Three kinds of people want a head-to-head debate between Mayor Marion Barry and his front-running challenger, Patricia Roberts Harris.

First are those who believe, naively, that things we call debates (but which, in reality, are more like disjointed panel discussions, enlivened only by an occasional potshot) give voters a clearer understanding of candidates' positions on the key issues.

Second are those who are following the mayoral race the way I follow Saturday afternoon boxing on TV: caring less who wins than that it be a good, close fight.

And third: those who want Pat Harris to be mayor.

There are, on the other hand, only two groups of voters who are roundly opposed to a Barry-Harris debate: those who are backing one of the other candidates and who resent the implication that only two serious contenders remain in the race, and those who would like to see Barry re-elected.

One-on-one debates are a political crapshoot, a gambler's last spin of the wheel. It isn't the guy who's comfortably ahead on points who abandons caution in an effort to achieve a last-round KO; it's the guy who knows that unless he can land that haymaker, he'll go home a loser.

Political debates, while occasionally good theater for the voters, are not staged for the benefit of voters. They are a campaign device for candidates, to be welcomed or avoided depending on whether a particular candidate thinks they will help or hurt the cause. Sometimes a candidate will want a one-on-one (Jimmy Carter wanted--needed--to take on Ronald Reagan, but refused to include independent John Anderson; George Bush wanted to debate Reagan, but not the other challengers for the Republican nomination). Sometimes it seems politically wiser to go against the field: Reagan wanted to go against both Carter and Anderson; Walter Washington, Barry's mayoral predecessor, preferred forums that included both Barry and Sterling Tucker.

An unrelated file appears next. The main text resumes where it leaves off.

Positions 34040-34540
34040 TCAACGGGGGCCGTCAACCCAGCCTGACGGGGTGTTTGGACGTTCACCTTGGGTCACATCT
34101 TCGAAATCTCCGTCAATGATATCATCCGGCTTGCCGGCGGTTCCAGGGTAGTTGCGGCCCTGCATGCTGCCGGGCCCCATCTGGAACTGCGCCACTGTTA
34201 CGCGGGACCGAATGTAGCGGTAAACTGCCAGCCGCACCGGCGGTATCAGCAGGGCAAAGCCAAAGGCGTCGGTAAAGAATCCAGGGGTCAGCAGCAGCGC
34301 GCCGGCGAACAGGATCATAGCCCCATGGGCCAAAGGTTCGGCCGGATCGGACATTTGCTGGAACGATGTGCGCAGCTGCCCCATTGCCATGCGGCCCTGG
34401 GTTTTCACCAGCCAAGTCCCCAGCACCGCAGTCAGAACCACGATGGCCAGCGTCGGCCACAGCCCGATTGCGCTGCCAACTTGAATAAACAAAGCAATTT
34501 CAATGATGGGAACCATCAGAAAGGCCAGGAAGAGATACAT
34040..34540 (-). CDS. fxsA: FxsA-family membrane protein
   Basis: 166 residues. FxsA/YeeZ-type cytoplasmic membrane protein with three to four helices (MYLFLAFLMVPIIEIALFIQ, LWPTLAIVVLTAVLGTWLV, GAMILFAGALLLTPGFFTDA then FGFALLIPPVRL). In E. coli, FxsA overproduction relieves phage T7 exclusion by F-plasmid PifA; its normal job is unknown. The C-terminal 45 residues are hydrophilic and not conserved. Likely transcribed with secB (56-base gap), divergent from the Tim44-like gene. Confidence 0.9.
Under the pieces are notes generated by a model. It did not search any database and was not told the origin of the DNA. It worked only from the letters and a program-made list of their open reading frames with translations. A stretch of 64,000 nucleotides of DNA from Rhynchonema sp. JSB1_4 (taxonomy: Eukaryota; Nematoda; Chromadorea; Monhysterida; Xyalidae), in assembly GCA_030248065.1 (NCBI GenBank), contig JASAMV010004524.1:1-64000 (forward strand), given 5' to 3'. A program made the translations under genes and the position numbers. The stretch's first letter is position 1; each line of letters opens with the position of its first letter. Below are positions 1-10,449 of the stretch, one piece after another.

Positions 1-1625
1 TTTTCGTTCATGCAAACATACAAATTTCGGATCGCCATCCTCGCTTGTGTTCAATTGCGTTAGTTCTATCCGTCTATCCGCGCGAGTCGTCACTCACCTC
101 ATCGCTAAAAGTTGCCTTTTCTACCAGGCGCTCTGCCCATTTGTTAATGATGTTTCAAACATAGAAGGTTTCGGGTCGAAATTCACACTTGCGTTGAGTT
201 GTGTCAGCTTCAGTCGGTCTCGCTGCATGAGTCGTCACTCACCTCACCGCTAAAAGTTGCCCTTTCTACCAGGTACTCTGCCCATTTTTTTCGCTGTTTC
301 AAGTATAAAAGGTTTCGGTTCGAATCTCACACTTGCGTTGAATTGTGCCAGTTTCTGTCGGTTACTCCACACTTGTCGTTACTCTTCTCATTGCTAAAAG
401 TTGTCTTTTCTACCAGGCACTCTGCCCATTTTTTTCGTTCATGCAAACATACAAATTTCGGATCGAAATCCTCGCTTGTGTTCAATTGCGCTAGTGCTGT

The preferences have everything to do with political strategy, and nothing to do with voter enlightenment. Hardly any voter can remember the philosophical or policy differences brought out in a debate. What we remember are the telling one-liners (Reagan's ". . . are you better off than you were four years ago?") and the fiascoes (Gerald Ford's goof on the freedom of the Polish people).

Harris, quick-witted, articulate and behind in the polls, wants a chance to go head-to-head with Barry. Barry, a less-gifted orator with a lead in the polls, would be crazy to give it to her. Chances are he won't.

Unless the public pressure for a one-on-one debate forces him to. It would be first-rate entertainment, and it just might afford us the chance to see a knock-out. (Will he mispronounce a key word? Will she lose control of her celebrated temper?)

But it wouldn't shed much light on either candidate's qualifications for the job. The skills useful in winning a public debate are not necessarily helpful in running a city, or even persuading congressional committees to vote a bigger D.C. budget.

Personally, I'd like to see them go at it -- not because they "owe" it to me but for the same reason I like to see a good prize fight: it could be a lot of fun, even if somebody gets hurt.